A man's been jailed for life for the apparently motiveless killing of a gap-year student on the streets of Manchester.
18 year old Kieran Crump Raiswell was repeatedly stabbed as he walked through the Whalley Range area of the city.
Imran Hussain had claimed voices in his head drove him to kill.
Kieran's parents said their son's murder was senseless.
Our correspondent Ashley Derricott reports:
Only yards from where Lee Rigby was killed in Woolwich, soldiers from his regiment remembered him in their own way.
A group of fusiliers and well wishers gathered to show solidarity and remember the man they knew.
This report from Daniel Hewitt:
Hundreds of people have lined Hollin Lane in Middleton, where the body of soldier Lee Rigby is expected to pass this lunchtime. Friends and neighbours of the soldier are wearing 'Hero Rigby' t-shirts in tribute to him, while hundreds are holding roses as they await the funeral procession.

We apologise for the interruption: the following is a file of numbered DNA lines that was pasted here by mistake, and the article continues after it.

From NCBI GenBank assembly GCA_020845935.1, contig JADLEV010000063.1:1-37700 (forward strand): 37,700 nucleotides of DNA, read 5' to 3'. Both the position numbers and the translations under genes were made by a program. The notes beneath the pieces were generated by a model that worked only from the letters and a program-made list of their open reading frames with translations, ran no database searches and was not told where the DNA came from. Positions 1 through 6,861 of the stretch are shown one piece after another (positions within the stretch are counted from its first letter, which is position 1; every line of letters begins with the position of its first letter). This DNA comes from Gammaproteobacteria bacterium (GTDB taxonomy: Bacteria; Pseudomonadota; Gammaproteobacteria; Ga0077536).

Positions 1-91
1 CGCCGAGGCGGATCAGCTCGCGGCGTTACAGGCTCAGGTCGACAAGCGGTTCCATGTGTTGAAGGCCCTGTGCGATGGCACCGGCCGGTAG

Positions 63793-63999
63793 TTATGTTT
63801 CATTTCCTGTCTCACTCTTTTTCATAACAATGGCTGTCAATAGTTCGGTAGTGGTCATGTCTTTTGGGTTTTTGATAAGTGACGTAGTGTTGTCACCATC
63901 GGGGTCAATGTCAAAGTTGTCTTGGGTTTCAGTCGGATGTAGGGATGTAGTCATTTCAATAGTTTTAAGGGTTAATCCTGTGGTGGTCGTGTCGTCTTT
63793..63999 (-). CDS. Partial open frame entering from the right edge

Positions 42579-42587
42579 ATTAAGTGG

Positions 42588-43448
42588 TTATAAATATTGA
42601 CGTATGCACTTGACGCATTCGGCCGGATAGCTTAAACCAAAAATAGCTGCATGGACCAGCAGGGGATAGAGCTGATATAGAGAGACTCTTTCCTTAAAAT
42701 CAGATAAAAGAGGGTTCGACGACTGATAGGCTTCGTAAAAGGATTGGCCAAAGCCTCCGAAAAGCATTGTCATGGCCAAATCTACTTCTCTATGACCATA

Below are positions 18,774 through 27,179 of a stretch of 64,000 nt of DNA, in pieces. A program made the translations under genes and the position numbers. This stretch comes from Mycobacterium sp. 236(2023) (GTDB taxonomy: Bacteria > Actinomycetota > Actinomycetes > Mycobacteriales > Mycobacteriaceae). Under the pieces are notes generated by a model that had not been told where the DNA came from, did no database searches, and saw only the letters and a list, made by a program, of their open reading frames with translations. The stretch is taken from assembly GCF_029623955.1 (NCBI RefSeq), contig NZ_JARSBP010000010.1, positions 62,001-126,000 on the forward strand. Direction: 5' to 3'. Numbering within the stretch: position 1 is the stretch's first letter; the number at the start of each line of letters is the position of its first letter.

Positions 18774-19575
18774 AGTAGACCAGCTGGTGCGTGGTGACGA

Moving tributes from the family of murdered soldier Fusilier Lee Rigby have been left outside Bury Parish Church where his funeral is taking place.
Hundreds of people are lining the streets in Middleton, close to the family home of Fusilier Lee Rigby.
They have gathered to pay their respects to the soldier, as he is laid to rest.
In his eulogy, Fusilier Lee Rigby's commanding officer, Colonel Jim Taylor, said:
Fusilier Lee James Rigby, or Riggers to his friends in the Army, was an extremely popular soldier. A larger-than-life personality, he loved to perform and belonged in the Second Fusiliers' Corps of Drums. He was truly charismatic.
To be with Lee was to be where it was most fun - the centre of good times and much mischief.
People fell quickly under his spell. Whether it was in work or off duty, at a ceremonial engagement or on operations, Lee just knew how to lighten the mood.
He could brighten a room within moments and, by all accounts, clear a dancefloor in seconds if a Whitney Houston track was playing.
Lee had a natural swagger and the confidence of someone truly comfortable in their own skin.
He was always happy. His smile was infectious, as was his enthusiasm for soldiering and his passion for life.